Posts Tagged ‘emotion’

Update (18th September 2011): I’ve noticed that this post gets a regular number of visits from people doing web searches that feature ‘frozen face’ as a search term. If you have reached this post in this way, I would be interested in your reaction to what you read here, and how (if at all) it relates to the reasons for your search. E-mail me at: simon@silvercatpsychotherapy.co.uk

I was at a training event recently, and a colleague described someone who had trouble with their facial expression. They had a kind of set expression on their face that they found difficult to change deliberately. This was in relation to a discussion about the link between facial expression and emotional attunement, particularly in terms of empathy, and it reminded me of my own experiences of what I’ve tended to refer to as ‘frozen face syndrome’.

I’d like to put all that together here, and will start with a brief memory:

I’m sat with a very expressive friend, and she’s telling me about something that happened between her and someone else a couple of days previously. As she’s telling me, I’m listening intently and finding something strange. I realise that her eyes darting around as if scanning my face. Soon after that, she exclaims, ‘well respond then botox boy!’.

Sometimes, life has an interesting way of bringing things into my awareness. Previous to being named botox boy, I hadn’t been aware of my general lack of sensation in my face. As I reflected on this encounter, I became increasingly aware that my face felt numb and actually quite stiff, as if the muscles were literally frozen. I realised that I found it difficult to change my facial expression deliberately, and more, realised that I mostly wore a single, quite blank, expression on my face for most of the time.

I’ve already blogged about how I view emotion as the necessarily physical expression of inter- personal need. The place of facial expression within this is as the (wait for it, wait for it) interface between emotional systems; facial expression communicates emotional need and understanding. The discussion I mentioned above was about the part played by facial expression in attuning to and empathising with the emotional experience of another person.

In 1975, Tronick et al devised the still face experiment in which mother and infant interact normally for a while, before the mother presents a totally blank face. Baby tries to get its mother to respond with facial expressions but eventually grows anxious and distraught. The implication for attachment theory is that baby needs to be able to ‘read’ its caregiver’s facial expression in order to create a stable attachment.

More than that, facial expression communicates to someone else what’s going on within our own emotional system. To go back to that handy interfacing word, you could say that faces allow nervous systems to communicate with each other in quite a direct way about emotional sensation. And that’s an important aspect of empathy; being able to gauge the emotional sensations of another.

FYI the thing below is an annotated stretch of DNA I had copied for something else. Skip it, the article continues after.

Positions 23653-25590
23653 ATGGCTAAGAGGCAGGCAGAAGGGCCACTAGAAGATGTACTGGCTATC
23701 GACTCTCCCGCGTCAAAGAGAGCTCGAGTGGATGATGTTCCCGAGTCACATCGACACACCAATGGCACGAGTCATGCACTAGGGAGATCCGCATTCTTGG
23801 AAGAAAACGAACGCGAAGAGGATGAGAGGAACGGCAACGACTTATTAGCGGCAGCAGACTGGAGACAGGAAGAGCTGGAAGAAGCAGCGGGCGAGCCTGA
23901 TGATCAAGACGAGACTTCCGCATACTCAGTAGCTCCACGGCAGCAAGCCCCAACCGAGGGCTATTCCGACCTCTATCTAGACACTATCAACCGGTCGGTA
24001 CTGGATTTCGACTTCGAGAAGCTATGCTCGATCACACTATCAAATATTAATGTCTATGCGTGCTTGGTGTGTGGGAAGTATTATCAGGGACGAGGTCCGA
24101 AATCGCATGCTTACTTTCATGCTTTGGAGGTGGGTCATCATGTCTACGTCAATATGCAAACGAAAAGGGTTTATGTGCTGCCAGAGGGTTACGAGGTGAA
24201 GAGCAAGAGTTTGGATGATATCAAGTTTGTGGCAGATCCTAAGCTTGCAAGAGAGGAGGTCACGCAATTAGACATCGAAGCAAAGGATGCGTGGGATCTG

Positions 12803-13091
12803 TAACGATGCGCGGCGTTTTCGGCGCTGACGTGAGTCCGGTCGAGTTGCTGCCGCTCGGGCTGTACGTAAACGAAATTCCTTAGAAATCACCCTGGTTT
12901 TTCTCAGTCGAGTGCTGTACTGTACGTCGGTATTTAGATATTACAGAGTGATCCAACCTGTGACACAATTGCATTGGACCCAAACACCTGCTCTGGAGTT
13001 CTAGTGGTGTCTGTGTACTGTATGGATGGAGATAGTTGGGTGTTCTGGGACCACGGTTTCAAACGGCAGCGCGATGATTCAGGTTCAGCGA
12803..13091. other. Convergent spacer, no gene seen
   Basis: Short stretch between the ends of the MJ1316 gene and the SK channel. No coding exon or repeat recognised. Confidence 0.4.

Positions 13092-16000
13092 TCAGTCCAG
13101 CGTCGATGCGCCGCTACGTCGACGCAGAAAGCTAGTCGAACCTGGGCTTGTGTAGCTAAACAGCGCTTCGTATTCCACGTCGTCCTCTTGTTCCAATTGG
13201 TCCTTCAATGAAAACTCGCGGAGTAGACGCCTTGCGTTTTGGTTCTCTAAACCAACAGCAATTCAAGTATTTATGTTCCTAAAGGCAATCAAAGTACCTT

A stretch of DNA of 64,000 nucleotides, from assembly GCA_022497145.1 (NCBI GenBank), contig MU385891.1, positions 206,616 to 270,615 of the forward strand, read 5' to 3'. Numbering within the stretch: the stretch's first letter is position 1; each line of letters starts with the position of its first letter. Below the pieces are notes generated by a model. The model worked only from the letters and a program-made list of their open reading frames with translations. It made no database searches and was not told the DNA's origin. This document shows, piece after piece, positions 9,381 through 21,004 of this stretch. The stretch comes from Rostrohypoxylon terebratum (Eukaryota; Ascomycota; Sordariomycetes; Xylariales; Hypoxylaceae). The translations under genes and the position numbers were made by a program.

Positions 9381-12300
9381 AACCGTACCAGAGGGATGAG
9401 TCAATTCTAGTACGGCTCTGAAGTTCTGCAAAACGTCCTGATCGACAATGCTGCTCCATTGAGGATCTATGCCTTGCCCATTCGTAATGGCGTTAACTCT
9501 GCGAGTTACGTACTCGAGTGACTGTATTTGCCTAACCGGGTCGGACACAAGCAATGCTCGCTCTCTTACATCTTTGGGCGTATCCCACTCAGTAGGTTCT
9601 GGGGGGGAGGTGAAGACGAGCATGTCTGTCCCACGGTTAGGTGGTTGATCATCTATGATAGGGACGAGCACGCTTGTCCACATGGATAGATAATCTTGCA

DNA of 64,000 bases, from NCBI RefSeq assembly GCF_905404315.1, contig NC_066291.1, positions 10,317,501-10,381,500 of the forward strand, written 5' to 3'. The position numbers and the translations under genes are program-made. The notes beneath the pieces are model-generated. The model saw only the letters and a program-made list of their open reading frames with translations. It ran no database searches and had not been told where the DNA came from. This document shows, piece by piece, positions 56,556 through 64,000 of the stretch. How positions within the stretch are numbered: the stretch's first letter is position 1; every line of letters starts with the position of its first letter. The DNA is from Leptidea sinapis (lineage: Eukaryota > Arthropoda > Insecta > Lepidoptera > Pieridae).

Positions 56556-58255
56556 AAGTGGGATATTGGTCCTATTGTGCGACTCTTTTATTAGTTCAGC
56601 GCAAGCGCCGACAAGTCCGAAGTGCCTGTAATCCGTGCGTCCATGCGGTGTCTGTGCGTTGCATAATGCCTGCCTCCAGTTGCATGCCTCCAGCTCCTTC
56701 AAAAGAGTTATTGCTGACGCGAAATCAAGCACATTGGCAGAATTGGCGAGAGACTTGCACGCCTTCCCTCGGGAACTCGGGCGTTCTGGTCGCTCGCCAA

So what’s the deal with frozen face syndrome? Think Poker Face; the whole point is to not be emotionally read. Interestingly, in looking at the Poker Face lyrics, whilst the opening stansa isn’t exactly W.B.Yeats…

Mum mum mum mah
Mum mum mum mah
Mum mum mum mah
Mum mum mum mah
Mum mum mum mah

… there’s an awful lot of mum going on (altogether now in your best Austrian accents, ‘tell me about your mother’!). Only a half-jest, as even a parent in a state of rage is less frightening for a pre-verbal child than a parent with no discernible emotional state. Thinking about it, the same is probably true for adults too; I tend to be more frightened by the ‘cold blooded killers’ in films who kill with no expression on their faces than the ones with faces contorted in hate or rage.

The more obvious lyrical meaning comes from the chorus:

Can’t read my, can’t read my
No he can’t read my poker face
(She’s got to love nobody)
Can’t read my, can’t read my
No he can’t read my poker face
(She’s got to love nobody)

The whole song being of the hiding behind an unreadable mask whilst manipulating others kind of affair. Incidentally, I heard a guy doing an acoustic cover of this song a few weeks ago; the slower tempo and unglossed production made the whole thing sound like a beautiful ballad about emotional isolation.

My own experience of working with my frozen face in therapy was one of emotional rediscovery on two fronts. On the one hand, I found that I was Poker Facing, and spent some time exploring my own anxiety about having other people see me express myself emotionally. On the other hand, my frozen face helped me to place specific emotions into a kind of stasis so I could avoid experiencing them.

I started massaging my face to help get some mobility back in the muscles, and gurning as ridiculously as possible at mirrors. If all this frozen face stuff is resonating with you, I’d highly recommend experimenting with those two activities. And if you get the paranoid idea that someone is watching you through the mirror, then don’t worry, I went through that stage too. There is someone watching you through the mirror; the disowned critical part of yourself that attacks you for expressing whatever it is you’re holding back (I’m focusing on emotional expression here, but freezing your face could be about holding back a whole host of things).